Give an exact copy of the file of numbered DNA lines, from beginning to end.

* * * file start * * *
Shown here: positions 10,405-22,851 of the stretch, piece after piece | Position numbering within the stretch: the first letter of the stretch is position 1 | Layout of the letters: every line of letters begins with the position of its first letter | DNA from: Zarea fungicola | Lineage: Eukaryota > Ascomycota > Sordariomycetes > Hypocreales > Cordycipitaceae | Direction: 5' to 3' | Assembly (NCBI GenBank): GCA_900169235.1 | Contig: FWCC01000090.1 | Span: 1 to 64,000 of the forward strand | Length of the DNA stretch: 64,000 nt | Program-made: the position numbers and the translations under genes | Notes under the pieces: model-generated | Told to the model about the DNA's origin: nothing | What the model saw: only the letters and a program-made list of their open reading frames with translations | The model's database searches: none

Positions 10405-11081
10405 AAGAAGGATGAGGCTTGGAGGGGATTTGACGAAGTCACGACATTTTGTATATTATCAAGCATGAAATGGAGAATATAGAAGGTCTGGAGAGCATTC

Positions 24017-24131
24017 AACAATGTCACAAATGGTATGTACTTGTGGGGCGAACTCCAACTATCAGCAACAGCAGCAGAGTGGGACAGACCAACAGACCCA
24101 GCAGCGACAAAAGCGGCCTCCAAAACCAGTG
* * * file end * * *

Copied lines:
Shown here: positions 10,405-22,851 of the stretch, piece after piece | Position numbering within the stretch: the first letter of the stretch is position 1 | Layout of the letters: every line of letters begins with the position of its first letter | DNA from: Zarea fungicola | Lineage: Eukaryota > Ascomycota > Sordariomycetes > Hypocreales > Cordycipitaceae | Direction: 5' to 3' | Assembly (NCBI GenBank): GCA_900169235.1 | Contig: FWCC01000090.1 | Span: 1 to 64,000 of the forward strand | Length of the DNA stretch: 64,000 nt | Program-made: the position numbers and the translations under genes | Notes under the pieces: model-generated | Told to the model about the DNA's origin: nothing | What the model saw: only the letters and a program-made list of their open reading frames with translations | The model's database searches: none

Positions 10405-11081
10405 AAGAAGGATGAGGCTTGGAGGGGATTTGACGAAGTCACGACATTTTGTATATTATCAAGCATGAAATGGAGAATATAGAAGGTCTGGAGAGCATTC

Positions 24017-24131
24017 AACAATGTCACAAATGGTATGTACTTGTGGGGCGAACTCCAACTATCAGCAACAGCAGCAGAGTGGGACAGACCAACAGACCCA
24101 GCAGCGACAAAAGCGGCCTCCAAAACCAGTG